Want to buy a commercial property? Wondering is there a stamp duty on commercial property? The quick answer is yes, you need to pay SDLT on commercial property. Likewise residential property, you need to pay a one-time stamp duty land tax on commercial property transactions worth over £150,000.
This tax is payable whether you are purchasing or renting land or property in England or Northern Ireland. How much you will pay will depend on multiple factors (like lease term and purchase price). SDLT on commercial property can be confusing due to its complex rules. So read on this simple blog till the end to learn more about it.
Understanding Stamp Duty Land Tax
Stamp Duty Land Tax is a tax levied on you whenever you buy a piece of land or property in England or Northern Ireland, even if it’s a small part or a share. This tax differs in Wales and Scotland. For residential property, it starts onward from £125,000 and for commercial and multi-use property, you need to pay for the transactions over £150,000.
Examples of Non-Residential or Commercial Property
Examples of non-residential or commercial properties are:
- Property that isn’t suitable to be lived in
- Shops or offices (commercial property)
- Land or property that is not part of a dwelling’s garden or grounds
- Land used for working farm or agricultural reasons
- Six or more residential properties purchased in a single transaction
Rates of Stamp Duty On Commercial Property
SDLT is payable based on a sliding scale of the property price. The rates for freehold sales and transfers of SDLT are as follows:
- Upon the purchases up to £150,000, you don’t need to pay any SDLT
- 2% SDLT is payable on the portion from £150,001 to £250,000
- 5% SDLT is payable on the amount of purchase over £250,000
Upon buying a freehold commercial property for £275,000, the SDLT you need to pay will be:
- 0% on the first £150,000 = £0
- 2% on the next £100,000 = £2,000
- 5% on the final £25,000 = £1,250
- Total SDLT = £3,250
Stamp Duty on Commercial Property Lease
You pay SDLT when you buy a new non-residential/mixed leasehold on the purchase price of the lease and on the value of annual rent you pay, plus any premium paid for the lease. These are separately calculated then added together. The net present value is based on the total rent over the lease tenure. Note that there is no SDLT payable on the rent if NPV (net present value) is below £150,000. Here is the table that shows how much you pay as per the net present value of net:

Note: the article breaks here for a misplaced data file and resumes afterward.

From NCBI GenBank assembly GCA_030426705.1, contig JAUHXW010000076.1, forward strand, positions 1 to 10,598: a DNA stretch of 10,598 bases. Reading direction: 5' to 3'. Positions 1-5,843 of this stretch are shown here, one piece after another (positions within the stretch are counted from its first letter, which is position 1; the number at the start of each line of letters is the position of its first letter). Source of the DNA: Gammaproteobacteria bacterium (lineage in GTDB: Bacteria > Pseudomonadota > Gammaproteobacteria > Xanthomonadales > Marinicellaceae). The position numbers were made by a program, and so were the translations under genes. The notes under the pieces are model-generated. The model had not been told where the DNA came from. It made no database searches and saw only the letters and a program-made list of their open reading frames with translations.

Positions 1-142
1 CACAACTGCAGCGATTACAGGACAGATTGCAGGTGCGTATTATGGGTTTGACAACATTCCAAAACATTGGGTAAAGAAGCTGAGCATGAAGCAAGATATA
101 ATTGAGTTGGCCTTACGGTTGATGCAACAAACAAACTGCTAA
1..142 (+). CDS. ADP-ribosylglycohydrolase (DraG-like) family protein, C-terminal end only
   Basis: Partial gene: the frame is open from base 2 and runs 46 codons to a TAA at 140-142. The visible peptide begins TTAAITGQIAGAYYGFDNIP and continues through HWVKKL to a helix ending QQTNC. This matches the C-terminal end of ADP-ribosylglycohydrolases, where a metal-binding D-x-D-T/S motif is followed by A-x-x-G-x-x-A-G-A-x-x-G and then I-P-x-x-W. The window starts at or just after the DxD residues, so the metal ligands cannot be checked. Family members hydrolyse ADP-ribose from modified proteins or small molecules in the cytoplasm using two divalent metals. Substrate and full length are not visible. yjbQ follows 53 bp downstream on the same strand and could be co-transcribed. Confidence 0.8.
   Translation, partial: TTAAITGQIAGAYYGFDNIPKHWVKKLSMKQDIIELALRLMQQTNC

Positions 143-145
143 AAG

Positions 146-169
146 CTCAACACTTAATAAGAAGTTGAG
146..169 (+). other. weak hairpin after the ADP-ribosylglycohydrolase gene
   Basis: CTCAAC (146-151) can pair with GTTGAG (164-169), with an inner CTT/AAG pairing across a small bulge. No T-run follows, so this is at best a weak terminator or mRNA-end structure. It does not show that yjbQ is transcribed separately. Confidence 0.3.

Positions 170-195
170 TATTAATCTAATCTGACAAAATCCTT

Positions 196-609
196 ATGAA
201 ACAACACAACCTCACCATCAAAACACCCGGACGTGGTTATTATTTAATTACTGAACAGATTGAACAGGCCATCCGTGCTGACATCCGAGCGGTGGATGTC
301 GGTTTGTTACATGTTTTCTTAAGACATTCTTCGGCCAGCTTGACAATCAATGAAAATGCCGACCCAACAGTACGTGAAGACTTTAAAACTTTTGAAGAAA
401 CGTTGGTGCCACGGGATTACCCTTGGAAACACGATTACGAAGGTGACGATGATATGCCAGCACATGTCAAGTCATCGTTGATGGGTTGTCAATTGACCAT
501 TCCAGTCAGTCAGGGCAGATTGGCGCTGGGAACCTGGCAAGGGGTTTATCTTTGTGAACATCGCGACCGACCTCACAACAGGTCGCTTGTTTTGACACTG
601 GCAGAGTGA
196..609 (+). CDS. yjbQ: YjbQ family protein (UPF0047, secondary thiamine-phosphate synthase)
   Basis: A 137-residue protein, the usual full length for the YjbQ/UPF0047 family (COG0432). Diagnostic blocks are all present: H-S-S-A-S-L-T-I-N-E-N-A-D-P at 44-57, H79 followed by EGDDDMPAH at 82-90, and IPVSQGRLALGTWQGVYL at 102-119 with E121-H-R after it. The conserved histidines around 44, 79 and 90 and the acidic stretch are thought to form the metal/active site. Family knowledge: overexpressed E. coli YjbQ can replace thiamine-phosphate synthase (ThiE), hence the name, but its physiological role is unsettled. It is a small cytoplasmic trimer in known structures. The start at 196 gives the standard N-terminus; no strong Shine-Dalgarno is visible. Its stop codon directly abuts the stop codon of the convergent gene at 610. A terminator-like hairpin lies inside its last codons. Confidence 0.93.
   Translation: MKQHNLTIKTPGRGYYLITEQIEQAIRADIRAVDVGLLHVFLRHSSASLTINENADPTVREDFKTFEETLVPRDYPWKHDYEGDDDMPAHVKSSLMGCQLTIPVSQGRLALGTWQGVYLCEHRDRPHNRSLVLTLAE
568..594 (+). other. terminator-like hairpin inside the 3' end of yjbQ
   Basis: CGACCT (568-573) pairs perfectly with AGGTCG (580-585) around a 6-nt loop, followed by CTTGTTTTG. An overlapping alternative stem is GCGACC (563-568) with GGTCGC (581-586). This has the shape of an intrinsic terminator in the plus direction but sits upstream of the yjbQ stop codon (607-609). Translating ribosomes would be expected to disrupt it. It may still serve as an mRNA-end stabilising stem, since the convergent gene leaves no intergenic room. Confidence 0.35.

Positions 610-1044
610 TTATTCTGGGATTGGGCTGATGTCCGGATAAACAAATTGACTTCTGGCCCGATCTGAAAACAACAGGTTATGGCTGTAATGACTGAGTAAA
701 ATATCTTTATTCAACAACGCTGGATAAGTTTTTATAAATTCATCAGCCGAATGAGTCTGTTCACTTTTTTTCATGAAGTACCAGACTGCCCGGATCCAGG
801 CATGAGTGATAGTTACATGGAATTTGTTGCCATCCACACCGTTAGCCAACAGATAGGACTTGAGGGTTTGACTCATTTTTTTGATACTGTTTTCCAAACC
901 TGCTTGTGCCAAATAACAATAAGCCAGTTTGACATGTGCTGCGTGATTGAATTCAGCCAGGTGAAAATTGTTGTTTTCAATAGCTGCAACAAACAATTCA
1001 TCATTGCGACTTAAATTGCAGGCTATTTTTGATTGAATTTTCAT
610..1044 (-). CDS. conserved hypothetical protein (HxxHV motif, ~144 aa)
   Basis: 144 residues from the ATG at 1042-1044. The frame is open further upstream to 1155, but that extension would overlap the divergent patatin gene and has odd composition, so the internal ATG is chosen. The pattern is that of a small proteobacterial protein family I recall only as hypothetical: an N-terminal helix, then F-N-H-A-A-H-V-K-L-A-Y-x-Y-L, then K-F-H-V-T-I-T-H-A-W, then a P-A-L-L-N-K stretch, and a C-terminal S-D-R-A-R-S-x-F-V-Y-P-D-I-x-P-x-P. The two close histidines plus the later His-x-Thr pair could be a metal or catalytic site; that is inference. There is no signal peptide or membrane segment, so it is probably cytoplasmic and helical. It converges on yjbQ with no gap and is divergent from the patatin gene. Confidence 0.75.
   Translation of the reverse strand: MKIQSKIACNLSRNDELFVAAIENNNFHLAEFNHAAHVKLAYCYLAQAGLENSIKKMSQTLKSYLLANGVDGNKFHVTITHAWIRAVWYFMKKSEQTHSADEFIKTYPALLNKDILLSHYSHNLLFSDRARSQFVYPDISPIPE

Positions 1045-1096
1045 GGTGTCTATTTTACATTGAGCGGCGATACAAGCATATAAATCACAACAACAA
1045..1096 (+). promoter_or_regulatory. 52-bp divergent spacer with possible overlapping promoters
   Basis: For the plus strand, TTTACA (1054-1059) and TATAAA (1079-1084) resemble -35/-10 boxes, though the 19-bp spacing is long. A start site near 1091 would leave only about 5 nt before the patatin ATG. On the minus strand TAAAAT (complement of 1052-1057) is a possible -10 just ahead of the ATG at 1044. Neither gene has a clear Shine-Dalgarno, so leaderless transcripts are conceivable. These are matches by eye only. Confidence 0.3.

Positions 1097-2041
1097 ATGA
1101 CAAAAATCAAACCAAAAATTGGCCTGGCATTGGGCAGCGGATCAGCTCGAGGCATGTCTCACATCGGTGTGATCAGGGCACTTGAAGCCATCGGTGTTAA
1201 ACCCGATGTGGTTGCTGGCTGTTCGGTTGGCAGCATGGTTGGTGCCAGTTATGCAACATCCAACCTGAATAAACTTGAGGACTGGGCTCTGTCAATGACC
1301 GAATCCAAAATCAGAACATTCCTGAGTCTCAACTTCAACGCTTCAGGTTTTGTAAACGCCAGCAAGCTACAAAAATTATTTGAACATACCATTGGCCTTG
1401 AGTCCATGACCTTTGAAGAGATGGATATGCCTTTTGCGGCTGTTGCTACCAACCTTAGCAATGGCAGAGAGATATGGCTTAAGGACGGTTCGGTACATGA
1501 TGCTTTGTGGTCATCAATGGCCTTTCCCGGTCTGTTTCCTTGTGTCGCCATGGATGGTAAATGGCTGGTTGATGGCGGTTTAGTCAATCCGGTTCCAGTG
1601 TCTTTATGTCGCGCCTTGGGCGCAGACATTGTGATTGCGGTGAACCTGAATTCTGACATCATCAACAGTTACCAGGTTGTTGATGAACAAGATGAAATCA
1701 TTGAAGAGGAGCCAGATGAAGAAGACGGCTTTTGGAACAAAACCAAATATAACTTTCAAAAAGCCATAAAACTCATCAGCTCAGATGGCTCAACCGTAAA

According to HMRC, there is no SDLT payable or you don’t need to file a return if:
- property is left to you in a will
- you buy a freehold property below £40,000
- no money or other payment changes hands for a land or property transfer
- there is a transfer of property due to divorce or dissolution of a civil partnership
- you buy a new or assigned lease below 7 years, as long as the amount you pay is less than the residential threshold or non-residential threshold of SDLT
- you buy a new or assigned lease of 7 years or more, as long as the premium is less than £40,000 and the annual rent is less than £1,000
- you use alternative property financial arrangements (for example, to comply with Sharia law)
To get SDLT reliefs, you need to be buying your first home or there are certain other situations where you can apply for the relief. This relief will cut down the amount of tax you pay. Bear in mind that you must complete SDLT return to claim any relief (even if no tax is due).
For more details, you can visit the HMRC website.
Quick Sum Up
To sum up the discussion of stamp duty on commercial property, you now know that SDLT is payable on the purchase of commercial property transactions over £150,000. Additionally, you are also liable to pay SDLT on leasehold commercial property. There are many reliefs and exemptions available to mitigate your SDLT. In this regard, the professional help of our accountants is just a click away.
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Disclaimer: This blog is just for your general information SDLT on commercial properties.